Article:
nor Anubis of the desert.

No, the ice was there, like the chips of it that were my
only sustenance that week, shaping
or glinting his coat until it was
crusted and bejeweled. The Blue Ice Wolf
was there to accompany me as I trod
underground paths. Now, when I peek out
from that place I was a few weeks ago,
I see his shadow still alert,
watching, not
me, but everything that
comes near, listening
I think
to my papery breath
that moves and rustles, even in recovery.
He is watching over me,
as if he is a father.

II. Incomplete Dawn

I didn’t know until now that
he was my Diamond Dog,
once born of the ash heap near the orange grove.
In this morning’s incomplete dawn, the creature lopes next
to my invisible King of Spain.

Like feet, soft feet, bare,
sponging into the carpet, there is light,
outside the window, from all
the planets, the cosmos,
in the blue house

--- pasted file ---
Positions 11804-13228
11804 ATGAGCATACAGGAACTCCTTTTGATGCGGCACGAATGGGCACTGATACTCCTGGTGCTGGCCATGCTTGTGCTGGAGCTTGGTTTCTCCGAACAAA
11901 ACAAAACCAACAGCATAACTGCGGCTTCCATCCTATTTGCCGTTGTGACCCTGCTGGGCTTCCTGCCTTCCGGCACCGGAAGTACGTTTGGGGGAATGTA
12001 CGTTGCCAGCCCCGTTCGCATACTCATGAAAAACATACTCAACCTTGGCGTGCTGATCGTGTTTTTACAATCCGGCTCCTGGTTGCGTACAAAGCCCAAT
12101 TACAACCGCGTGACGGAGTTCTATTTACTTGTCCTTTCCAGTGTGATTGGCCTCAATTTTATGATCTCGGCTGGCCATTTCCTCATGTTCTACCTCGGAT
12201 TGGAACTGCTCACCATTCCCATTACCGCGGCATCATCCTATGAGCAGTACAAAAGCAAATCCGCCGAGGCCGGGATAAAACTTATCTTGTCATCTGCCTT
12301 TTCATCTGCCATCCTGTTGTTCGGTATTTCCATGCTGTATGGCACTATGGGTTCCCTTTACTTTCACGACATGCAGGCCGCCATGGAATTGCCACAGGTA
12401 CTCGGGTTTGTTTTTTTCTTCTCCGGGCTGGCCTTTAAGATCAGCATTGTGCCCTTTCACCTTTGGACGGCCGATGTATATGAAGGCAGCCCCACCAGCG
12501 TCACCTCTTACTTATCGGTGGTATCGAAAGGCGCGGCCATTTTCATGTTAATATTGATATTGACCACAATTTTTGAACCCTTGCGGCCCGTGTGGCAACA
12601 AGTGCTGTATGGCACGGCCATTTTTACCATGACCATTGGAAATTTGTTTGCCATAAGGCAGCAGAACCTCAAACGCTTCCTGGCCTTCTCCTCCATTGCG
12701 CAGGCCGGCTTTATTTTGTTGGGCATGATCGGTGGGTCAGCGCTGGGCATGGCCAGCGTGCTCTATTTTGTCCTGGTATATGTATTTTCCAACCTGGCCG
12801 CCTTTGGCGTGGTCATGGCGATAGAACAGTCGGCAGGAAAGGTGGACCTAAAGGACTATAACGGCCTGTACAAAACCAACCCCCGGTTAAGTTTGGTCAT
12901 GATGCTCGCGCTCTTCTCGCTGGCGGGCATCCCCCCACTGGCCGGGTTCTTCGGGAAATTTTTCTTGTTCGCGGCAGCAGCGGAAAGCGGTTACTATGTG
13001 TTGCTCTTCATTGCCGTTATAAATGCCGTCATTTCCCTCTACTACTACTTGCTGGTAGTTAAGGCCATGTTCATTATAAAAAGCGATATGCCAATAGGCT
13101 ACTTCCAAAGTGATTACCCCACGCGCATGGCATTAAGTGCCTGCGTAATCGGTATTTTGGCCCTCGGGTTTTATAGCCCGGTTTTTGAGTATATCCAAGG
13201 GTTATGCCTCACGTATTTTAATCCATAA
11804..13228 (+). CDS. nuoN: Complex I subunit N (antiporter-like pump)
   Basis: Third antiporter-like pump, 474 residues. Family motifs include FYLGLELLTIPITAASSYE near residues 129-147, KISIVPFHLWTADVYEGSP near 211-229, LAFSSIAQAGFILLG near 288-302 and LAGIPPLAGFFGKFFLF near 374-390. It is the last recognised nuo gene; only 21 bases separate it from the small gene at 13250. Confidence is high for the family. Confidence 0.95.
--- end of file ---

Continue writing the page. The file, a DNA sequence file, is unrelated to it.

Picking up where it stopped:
where students live. I see
open pages of the geometry text
and hear Sarah’s coated syllables
explain the dancer’s foot pointing out.
It’s the bird wing in the arch,
though even its extension is pliable
and the fractalled knee, all
movements shaded, rather than crisp.

Hilary saw
pillars in her mouth, and Adrien said “Architecture is power.” Fragments
cling to my palate, wisps or rags
left on hangers. Cavafy saw the boy’s
yielding face, but I look in a mirror
and see the bent foot/I want to hold it
in my hand, his foot, the padded muscles of Robert’s arms
around me/what longing/what is there
but touch?

Inside, I place one foot over
the other, know we always have our own
flesh to accept and reassure us
in the morning
when everything looks ready
to – what? –
wrap us up in a quilt,
keep us warm,
notice the toes wiggling out?
Teasing air,
taking for granted each breath,
remembering the softness,

even in the blast from the icy polish
and shine off my father’s military shoe,
transformed into the shimmer of the dog’s diamond paw,
then the Ice Wolf’s blue one,
finally the King of Spain’s luscious royal foot
gloved, glinting gold; and I know
that at last he/they’ve come back,
and are waiting till it’s time for me to follow them.
Any morning, if I glance up quickly,
when facing the wood of a Norwegian Maple’s branches,
across the street,
I can make out their shadows:

*The Father of My Country, George Washington,
His Diamond Dog,